Modern newsrooms reflect changing business, technology, and journalism itself. Sometimes, the biggest change is about what is no longer to be seen in the office rather than what is.
In the past year, as INMA’s researcher-in-residence, I talked to the teams of more than 150 member publishers and visited almost 50 editorial offices in Europe and North America.
Since the pandemic, many newsrooms have continued to work in part remotely, like Frankfurter Allgemeine Zeitung in Germany, where I saw a newly built but sparsely occupied skyscraper. Gone was the buzz of the newsroom. My guide broke the silence: “Everyone is at work, just not in the office.”
An even bigger surprise was the newsroom of Berlingske in Copenhagen, Denmark. This 275-year-old newspaper, one of the oldest continuously published in the world, no longer works on a printed newspaper.
Berlingske still published a print edition, but the editing was first relegated to the corner of the office and then outsourced to an external facility. The chief editor explained: “The newsroom is practically and symbolically digital-only.”
My home is my soul
Let me step away from the newsrooms for a minute and tell you what I saw on the streets of Antwerp in Belgium.
In the autumn, I visited the headquarters of two biggest media companies — DPG Media and Mediahuis — both financially successful, expanding internationally, and innovating.
DPG Media’s new office was right in the city centre and next to the iconic Antwerp railway station. It’s a statement building, with a large video screen outdoors, projecting the company’s multimedia ambition and competitiveness.
Mediahuis’ office was located in a quiet suburb, in an unassuming building surrounded by greenery. Its humble and sustainable office spoke to the company’s focus on productivity and collaboration.
If brands have souls, the buildings are the manifestations of their identities and values.
In the centre of the universe
Digital success usually requires different organisation than in the printed days of glory, and this shifts the office layouts and moves furniture, architecture permitting.
Fifteen years ago, editors lined up to visit the Daily Telegraph in London to see the largest open plan office space in England, with its iconic central hub or a round table for the key editors. Sections fanned out from that central hub, like planets orbiting around their sun.
Last summer, the Telegraph’s editorial floor looked more or less the same, but its layout has clearly inspired the world — be it The Wall Street Journal in New York or the little Dennik N in Bratislava, Slovakia.
Large screens for analytics remind everyone that the audience rules, and the subscription conversion numbers on those screens show the new priorities, like at Dagens Nyheter in Stockholm, Sweden.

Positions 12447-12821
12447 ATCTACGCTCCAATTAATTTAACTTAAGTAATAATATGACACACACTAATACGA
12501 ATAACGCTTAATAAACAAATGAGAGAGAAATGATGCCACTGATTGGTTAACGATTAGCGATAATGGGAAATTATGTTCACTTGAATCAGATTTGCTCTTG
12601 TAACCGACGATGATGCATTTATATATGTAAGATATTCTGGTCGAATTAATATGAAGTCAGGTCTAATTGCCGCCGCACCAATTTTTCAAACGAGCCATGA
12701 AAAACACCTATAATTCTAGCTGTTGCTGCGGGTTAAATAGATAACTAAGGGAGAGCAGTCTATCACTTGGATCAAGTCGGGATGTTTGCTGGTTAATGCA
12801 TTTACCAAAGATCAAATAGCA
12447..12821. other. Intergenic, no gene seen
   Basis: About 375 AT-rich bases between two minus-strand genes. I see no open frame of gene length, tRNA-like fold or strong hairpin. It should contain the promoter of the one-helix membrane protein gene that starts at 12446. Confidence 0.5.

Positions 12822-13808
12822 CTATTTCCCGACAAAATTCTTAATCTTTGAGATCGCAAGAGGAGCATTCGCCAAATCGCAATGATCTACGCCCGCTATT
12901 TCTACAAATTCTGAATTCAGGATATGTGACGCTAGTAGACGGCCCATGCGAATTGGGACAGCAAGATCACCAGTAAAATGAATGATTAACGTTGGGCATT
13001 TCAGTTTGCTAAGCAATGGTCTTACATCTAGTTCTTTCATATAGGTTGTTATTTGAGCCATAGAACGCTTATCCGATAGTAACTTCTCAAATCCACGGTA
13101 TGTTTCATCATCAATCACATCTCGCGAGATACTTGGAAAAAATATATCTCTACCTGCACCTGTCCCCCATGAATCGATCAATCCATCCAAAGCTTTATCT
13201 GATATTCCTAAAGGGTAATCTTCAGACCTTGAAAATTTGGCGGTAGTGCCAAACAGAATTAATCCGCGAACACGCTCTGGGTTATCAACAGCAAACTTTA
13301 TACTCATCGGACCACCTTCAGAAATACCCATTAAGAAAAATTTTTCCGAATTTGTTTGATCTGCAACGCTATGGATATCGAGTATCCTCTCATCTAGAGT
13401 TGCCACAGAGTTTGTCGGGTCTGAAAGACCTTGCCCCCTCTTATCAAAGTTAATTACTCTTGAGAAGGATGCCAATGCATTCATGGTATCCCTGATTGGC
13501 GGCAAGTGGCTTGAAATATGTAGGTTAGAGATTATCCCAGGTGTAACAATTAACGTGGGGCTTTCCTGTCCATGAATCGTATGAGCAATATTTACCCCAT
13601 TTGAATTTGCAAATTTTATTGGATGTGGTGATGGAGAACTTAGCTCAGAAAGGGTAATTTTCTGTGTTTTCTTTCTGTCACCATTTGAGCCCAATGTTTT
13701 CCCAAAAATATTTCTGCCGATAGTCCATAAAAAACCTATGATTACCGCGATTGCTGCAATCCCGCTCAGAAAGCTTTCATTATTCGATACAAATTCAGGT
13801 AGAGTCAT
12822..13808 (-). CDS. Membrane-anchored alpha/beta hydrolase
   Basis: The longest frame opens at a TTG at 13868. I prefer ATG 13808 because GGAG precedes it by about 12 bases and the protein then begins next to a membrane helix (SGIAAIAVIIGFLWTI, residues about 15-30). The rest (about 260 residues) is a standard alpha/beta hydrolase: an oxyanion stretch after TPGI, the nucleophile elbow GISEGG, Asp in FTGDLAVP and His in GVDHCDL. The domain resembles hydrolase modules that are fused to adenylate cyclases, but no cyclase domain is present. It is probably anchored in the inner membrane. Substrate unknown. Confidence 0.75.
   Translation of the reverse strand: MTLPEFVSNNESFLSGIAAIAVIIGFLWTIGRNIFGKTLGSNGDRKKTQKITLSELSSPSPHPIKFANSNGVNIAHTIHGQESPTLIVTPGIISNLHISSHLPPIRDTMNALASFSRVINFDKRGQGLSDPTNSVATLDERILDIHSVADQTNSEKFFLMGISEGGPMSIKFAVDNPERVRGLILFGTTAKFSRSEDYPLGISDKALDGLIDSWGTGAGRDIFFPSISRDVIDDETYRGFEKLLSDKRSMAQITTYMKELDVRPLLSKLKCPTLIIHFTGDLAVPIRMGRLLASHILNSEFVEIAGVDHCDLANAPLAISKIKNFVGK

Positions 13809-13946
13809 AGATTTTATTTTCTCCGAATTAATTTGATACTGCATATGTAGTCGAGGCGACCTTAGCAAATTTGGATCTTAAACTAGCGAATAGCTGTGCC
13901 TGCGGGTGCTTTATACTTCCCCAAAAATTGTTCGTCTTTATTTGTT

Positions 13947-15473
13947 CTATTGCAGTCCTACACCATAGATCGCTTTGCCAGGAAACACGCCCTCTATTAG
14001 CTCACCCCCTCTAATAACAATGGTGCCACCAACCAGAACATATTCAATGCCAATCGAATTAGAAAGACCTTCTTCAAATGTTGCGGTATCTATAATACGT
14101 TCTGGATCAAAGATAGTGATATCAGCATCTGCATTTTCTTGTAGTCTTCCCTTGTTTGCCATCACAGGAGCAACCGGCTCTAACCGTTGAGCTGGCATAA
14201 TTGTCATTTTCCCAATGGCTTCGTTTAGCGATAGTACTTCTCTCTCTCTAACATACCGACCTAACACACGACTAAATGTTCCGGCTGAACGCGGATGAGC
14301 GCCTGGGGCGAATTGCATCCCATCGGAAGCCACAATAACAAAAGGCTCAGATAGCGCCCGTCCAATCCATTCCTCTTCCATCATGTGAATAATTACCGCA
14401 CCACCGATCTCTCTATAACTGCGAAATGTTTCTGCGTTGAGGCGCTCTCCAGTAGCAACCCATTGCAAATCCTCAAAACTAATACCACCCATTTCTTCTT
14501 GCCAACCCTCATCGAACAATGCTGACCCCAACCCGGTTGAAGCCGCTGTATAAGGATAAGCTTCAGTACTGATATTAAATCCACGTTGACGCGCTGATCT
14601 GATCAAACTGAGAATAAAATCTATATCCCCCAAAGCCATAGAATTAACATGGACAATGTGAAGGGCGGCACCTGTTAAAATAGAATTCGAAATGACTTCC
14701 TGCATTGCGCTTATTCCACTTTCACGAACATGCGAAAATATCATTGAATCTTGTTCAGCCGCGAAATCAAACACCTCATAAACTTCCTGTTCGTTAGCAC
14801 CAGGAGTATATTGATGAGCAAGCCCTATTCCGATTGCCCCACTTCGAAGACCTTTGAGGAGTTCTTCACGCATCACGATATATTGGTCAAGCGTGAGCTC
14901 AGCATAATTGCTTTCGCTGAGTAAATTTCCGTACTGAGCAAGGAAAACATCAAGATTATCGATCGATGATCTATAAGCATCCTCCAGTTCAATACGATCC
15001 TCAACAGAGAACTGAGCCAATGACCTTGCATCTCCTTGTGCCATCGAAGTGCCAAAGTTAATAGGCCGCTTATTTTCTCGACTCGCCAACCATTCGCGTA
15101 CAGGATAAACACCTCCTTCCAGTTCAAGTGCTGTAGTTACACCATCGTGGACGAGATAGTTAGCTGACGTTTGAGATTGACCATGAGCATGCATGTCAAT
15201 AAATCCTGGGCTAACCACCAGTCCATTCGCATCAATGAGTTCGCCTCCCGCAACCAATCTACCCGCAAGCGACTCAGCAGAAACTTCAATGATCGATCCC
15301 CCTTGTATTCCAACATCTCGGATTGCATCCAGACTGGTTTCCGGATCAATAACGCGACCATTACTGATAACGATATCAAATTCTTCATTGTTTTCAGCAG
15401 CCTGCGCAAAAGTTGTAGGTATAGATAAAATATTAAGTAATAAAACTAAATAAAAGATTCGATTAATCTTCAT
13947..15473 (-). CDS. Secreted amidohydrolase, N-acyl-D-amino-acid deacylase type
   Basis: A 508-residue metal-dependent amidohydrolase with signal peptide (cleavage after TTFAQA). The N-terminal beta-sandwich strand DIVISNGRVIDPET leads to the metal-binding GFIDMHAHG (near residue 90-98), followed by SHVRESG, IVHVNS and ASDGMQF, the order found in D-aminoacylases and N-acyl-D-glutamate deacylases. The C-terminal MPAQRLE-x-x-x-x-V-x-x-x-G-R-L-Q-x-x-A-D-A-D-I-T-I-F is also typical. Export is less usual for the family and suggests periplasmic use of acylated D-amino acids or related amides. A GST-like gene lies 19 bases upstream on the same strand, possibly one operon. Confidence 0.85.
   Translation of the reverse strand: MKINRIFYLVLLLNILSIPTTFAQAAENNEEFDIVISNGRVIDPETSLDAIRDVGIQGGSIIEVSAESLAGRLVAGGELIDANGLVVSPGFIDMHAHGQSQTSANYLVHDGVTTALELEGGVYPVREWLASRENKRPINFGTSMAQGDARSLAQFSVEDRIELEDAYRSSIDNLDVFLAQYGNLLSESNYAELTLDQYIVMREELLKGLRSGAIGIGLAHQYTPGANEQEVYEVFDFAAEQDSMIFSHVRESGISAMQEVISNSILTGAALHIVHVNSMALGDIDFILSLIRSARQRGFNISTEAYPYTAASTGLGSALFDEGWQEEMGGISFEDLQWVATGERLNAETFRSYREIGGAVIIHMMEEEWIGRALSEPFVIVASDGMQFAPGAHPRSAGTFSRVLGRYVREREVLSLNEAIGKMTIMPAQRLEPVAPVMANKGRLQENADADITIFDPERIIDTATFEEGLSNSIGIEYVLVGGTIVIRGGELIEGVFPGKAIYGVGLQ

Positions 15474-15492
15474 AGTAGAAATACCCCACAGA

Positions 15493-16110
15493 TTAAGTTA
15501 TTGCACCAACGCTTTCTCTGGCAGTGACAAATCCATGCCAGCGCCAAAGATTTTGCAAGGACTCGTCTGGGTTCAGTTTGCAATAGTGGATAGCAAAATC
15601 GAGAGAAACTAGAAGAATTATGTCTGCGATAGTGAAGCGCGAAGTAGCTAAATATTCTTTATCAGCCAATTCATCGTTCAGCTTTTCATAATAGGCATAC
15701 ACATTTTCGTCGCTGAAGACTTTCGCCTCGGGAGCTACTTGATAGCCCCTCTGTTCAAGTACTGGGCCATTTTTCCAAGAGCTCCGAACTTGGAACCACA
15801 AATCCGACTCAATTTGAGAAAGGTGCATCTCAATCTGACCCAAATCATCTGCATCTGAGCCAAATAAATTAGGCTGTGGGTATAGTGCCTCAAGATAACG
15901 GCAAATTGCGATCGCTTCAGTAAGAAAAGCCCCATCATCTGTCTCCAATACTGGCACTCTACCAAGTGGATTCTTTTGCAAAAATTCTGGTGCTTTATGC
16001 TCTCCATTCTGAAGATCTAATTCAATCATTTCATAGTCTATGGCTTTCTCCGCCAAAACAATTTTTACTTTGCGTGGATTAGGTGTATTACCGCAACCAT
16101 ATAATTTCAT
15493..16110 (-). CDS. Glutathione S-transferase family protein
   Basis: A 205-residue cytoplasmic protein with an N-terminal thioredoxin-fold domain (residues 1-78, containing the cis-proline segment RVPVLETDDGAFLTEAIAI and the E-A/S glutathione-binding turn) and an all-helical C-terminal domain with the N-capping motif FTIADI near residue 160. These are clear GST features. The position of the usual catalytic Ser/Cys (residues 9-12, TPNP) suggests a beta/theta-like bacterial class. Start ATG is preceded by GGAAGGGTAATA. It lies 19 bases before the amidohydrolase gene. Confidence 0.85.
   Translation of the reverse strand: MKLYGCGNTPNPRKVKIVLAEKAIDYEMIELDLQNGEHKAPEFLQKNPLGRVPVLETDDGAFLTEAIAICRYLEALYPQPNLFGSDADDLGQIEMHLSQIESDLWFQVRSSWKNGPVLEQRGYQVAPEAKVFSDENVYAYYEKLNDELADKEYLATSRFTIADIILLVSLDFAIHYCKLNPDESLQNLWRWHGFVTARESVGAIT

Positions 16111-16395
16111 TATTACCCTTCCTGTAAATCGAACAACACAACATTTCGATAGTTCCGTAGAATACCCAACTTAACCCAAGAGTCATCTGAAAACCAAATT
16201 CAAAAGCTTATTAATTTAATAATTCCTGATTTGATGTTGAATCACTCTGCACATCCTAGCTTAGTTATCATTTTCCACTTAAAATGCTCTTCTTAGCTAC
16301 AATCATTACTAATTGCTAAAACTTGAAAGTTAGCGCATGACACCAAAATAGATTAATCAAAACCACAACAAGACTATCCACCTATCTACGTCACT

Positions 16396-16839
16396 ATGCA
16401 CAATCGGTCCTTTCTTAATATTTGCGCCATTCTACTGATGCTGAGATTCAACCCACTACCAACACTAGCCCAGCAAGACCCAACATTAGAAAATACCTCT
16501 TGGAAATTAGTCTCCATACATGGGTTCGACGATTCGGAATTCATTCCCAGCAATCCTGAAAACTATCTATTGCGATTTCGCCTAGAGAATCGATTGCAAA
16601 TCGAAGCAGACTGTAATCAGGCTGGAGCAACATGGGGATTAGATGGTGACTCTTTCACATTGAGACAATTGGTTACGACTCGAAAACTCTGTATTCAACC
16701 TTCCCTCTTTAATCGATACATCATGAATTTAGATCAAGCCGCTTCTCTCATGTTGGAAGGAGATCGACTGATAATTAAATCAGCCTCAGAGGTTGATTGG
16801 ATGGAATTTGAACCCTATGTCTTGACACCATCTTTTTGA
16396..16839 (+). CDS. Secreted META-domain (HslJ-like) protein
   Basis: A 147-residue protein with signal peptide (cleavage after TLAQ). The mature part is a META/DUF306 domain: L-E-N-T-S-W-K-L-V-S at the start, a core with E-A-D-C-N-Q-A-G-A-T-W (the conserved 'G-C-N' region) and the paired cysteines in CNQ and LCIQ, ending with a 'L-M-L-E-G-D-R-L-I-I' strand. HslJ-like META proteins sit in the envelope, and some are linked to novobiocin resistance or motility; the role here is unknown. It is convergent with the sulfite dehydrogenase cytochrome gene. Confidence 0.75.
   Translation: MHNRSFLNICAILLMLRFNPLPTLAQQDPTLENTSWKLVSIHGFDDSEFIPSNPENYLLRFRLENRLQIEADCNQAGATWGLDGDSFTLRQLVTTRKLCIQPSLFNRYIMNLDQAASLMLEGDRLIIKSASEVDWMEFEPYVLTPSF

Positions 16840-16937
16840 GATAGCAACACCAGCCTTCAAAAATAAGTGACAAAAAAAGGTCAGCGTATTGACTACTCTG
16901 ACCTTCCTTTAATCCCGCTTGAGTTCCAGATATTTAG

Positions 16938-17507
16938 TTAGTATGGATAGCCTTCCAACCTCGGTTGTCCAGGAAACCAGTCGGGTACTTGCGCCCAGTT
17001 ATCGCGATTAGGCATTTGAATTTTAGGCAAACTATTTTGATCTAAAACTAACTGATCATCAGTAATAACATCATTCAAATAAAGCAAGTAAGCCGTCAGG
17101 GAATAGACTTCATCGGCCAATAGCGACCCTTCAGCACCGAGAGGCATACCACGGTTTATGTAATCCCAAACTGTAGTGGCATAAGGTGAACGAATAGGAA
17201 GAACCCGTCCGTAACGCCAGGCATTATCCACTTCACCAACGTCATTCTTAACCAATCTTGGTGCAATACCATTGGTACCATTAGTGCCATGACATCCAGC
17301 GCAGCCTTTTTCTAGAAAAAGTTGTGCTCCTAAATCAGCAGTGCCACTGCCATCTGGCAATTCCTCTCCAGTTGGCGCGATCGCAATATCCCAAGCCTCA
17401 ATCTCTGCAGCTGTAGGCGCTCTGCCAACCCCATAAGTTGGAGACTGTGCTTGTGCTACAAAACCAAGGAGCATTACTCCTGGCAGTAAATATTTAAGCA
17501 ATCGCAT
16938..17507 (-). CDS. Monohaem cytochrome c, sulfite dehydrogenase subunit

Robots casually worked alongside humans, for example, at Svenska Dagbladet across the town, which automated the process of planning and creating its print page layouts.
Newsrooms got image conscious and Instagrammable, just in case somebody takes a selfie or shoots a video commentary in the office. Both El Mundo and El Pais in Madrid, Spain, featured large logotypes near the editorial hubs and instructed the guest how best to capture it all.
Piles of old newspapers, books, files, cigarette ash trays — or whatever else characterised my office 20 years ago — disappeared. Hot desks and standing desks pushed away even family photos and mugs; nothing personal, just business.
The omnipresence of studio facilities reflected former text-only publishers’ bet on audio and video, with Aftonbladet and Expressen, both in Stockholm, splashing on fancy furniture, green screens, and robotic cameras. Welt in Berlin, Germany, merged its newsroom with a news channel N24.
What’s trendy? A TikTok-optimised studio like the one at IPM’s Les News 24 in Brussels, Belgium. The hint: It’s for vertical filming and not the horizontal type.
As media shift to customer-centricity, editors are expected to collaborate more with product and marketing colleagues. Windowless workshops no longer suffice. Flexible room layouts and mobile furniture help set up ad-hoc spaces, giving space to work on projects together.
Sometimes, the novelties become permanent. At Gazeta Wyborcza in Warsaw, Poland, the consumer revenue and audience teams sat next to the offices of chief editors.
Communal spaces sometimes resembled airport lounges, music clubs, coffee shops, gyms, or playgrounds, with informal chairs, sofas, swings, balls, or barbells awaiting journalists seeking a respite. Old brands want to have cool offices to attract the new kids on the block.
In Tallin, Estonia, the office of Postimees stunned me with bold paintings and sculptures that you’d expect at a gallery, not at a workplace. “Our newspaper owner is a collector of modern art,“ the editor whispered.
At Blick in Zurich, plush toys were preserved in glass jars. Pickle Elmo, a Canadian artist’s comment on our consumer culture, glared at me at the reception desk.
Is there a space for any legacy in these temples of modernity? At Corriere della Sera in Milan, Italy, editors climbed the marble stairs covered by a thick red carpet and sat behind a century-old, long, wooden table.
When they discussed the news of the day, they were surrounded by classic front pages hanging on the walls and a historic map of the world.
The only sign of a new world was a screen with a camera for video calls and sharing statistics. That winter, the noble Corriere reached 30 million online users, or half of Italy’s population, and passed 550,000 digital subscribers.
Hear from Corriere’s Maria Sgromo and Globe and Mail’s Andrew Kendall during next week’s Webinar on how to convert the 2024 news cycle into subscriptions (January 31, 10:00 a.m., New York time).